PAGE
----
The demonstration that Sundar Pichai made during the Google I / O 2018 conference left us all amazed, and although technology certainly made its capacity clear, the debate about privacy, transparency and misuses is inevitable.
A robotic voice that seems totally human
We had just 35 minutes of conference when Sundar Pichai started talking about Google Assistant. The system, he said, wanted to solve a common problem: that of small businesses that do not have automated online reservation systems and then, this (minute 35:00):
That call in which a machine spoke with a person and did it in a completely natural way marks a turning point. One in which the understanding of natural language, deep learning and the dictation of texts shows for the first time that can deceive us and make us think that we are talking to a real person.
The hairdresser in charge never suspected that the caller was a synthesized voice – those pauses, those “ahmmm …” and those “mm-hmm …” helped the robotic voice to become a human voice, with human intonation and with those same pauses and doubts that we usually do when talking about human beings.
As indicated by Pichai, the system is the result of several years of work in these areas. He showed some different example, such as the system call for a restaurant reservation that was not completely resolved – “we do not reserve for less than 5 people, you can go directly, and there will be room” – but still the assistant got what the user wanted: not having to make the call and get that reservation (or something similar to it).
Neural networks to speech
As explained in the artificial intelligence blog of Google, Google’s conversational system Duplex is based on a Recurrent Neural Network (RNN) – we talk about this technology in depth here – developed by TensorFlow Extended.
As with other similar systems, to achieve this precision in their level of conversation the neural network had to be trained with anonymized telephone conversations. The system uses Google’s Automatic Speech Recognition (ASR) technology and analyzes different parameters to differentiate the context and understand what the interlocutor is saying. He is even able to understand when he is being interrupted and why:
To make that voice sound natural, the dictation system (Text to Speech, TTS) is used using Tacotron and WaveNet to control the intonation. The most interesting thing here is the introduction of the so-called ‘speech dysfluencies’, those pauses in the form of ‘ahm’ and ‘uhm’ which are common among human beings when expressing themselves and which made the synthesized voice even more convincing at the time to look human.
The system is able to maintain conversations in a “totally autonomous, without human intervention”, explain in Google, but also integrates a monitoring system that warns a human operator that a certain task could not be completed.
Google Duplex, of course, is not designed at the moment to talk about anything: it is designed for reservations of services, something that reduces the context of questions and answers and that limits it to make everything more manageable.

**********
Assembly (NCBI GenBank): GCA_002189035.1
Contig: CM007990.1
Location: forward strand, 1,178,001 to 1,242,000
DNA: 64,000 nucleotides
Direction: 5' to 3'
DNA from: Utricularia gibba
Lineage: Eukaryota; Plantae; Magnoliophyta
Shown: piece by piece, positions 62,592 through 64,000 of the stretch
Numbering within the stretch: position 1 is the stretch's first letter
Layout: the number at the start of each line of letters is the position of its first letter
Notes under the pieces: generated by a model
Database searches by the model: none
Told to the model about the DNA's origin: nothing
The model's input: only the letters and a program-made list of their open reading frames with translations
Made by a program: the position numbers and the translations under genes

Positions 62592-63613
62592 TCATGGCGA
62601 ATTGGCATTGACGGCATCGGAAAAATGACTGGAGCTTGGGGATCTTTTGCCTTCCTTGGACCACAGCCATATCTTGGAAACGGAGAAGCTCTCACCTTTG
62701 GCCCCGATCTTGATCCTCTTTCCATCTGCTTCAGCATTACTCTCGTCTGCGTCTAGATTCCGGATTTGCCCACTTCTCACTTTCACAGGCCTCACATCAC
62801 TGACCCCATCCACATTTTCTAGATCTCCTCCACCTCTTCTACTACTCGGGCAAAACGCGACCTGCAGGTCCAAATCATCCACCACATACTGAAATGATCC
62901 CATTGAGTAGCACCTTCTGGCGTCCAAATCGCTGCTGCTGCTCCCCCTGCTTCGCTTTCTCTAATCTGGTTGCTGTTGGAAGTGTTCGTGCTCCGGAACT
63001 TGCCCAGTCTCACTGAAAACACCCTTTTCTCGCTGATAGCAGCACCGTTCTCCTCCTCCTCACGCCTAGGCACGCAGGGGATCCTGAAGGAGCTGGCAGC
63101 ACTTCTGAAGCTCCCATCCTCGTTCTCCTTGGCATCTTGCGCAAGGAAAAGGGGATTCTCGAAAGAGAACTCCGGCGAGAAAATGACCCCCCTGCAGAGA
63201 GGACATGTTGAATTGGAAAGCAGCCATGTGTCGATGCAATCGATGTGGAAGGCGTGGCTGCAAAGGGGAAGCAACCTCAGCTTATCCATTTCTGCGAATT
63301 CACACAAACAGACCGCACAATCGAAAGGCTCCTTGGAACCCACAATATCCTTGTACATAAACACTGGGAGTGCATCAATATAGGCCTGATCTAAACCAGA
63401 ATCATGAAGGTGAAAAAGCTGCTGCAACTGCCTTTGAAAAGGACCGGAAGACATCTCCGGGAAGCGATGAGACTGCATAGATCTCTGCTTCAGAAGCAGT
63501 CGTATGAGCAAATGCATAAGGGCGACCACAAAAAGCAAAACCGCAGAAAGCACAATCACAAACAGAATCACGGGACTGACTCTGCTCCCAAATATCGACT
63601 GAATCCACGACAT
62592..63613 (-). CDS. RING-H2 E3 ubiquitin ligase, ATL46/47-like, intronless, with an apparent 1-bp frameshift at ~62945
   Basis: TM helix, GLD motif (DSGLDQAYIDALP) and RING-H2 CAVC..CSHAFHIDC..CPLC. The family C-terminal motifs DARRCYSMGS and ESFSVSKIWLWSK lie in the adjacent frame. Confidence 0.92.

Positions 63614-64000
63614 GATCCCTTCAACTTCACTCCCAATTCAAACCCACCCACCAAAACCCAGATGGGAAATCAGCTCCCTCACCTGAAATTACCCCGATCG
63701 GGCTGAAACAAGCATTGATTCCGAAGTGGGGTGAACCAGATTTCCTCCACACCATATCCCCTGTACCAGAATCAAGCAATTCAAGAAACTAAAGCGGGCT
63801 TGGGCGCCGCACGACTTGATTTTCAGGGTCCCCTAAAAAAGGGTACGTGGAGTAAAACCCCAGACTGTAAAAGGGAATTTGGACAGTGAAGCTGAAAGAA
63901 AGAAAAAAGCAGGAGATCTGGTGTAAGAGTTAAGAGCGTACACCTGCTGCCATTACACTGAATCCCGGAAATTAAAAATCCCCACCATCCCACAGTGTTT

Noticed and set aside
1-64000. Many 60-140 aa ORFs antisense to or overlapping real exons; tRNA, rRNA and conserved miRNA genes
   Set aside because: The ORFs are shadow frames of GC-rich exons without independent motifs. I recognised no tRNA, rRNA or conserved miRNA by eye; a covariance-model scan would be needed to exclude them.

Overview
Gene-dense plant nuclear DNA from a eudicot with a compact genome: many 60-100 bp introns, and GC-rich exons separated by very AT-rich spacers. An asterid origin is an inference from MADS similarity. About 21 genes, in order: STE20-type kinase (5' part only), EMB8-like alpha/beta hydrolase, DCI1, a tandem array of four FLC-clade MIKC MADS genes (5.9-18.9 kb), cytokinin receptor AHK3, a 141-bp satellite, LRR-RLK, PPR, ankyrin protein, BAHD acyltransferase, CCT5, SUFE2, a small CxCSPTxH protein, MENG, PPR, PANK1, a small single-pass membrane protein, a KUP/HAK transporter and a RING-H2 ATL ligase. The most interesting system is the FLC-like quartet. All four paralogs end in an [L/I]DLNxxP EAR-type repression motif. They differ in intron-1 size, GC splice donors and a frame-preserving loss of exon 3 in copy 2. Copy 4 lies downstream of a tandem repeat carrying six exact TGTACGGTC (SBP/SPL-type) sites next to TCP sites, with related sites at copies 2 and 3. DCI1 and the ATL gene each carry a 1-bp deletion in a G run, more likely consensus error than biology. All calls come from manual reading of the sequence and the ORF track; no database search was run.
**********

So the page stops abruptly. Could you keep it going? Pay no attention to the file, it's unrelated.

Transparency, privacy and bad uses
Listen to Google Duplex in operation is really impressive, and in fact some raise whether or not this system could overcome the Turing test -the conversational button. Probably not broadly, but of course these conversations suggest that it is possible to deceive anyone with this kind of voice synthesis and recognition of natural language.
The last of those tweets is important. Should not Google warn you that you are talking to a machine? Here there is a debate that goes beyond technology and infiltrates fields such as ethics – including robotics ethics – or philosophy, and many analysts, experts and conventional end users made clear their doubts on Twitter regarding a system that then I managed to solve the task, but through deception, be this more or less innocuous.
In Google have recently indicated that “we are designing this feature with the integration of warning messages”, which suggests that in the final implementation the system would effectively warn that the human interlocutor is communicating with a machine.
There are more shadows in this impressive advance, as are those that affect the privacy of those conversations used to train the system. It is likely that Google Duplex will record the entire conversation, record it and analyze it (previous anonymization) to “improve the service”, as all these systems usually advise. However, suspicions about what can be done with all those recordings are obvious. Here Google must also be transparent about what is saved, how it is saved and for how long.
And finally there is the problem of bad uses. It will be difficult to control as always that a tool is used in a bad way and in fact that should not stop this technological evolution – doing it would be a mistake – but if Google implements this technology, it will be important to know how it protects us from fraudulent uses that could be automated by example deceptive telemarketing calls.
We will see where all this takes, but of course we are facing one of the great technological surprises so far this year. We hope that its implementation is appropriate and that, as Google claims, this idea is applied to improve our lives and not to make them worse.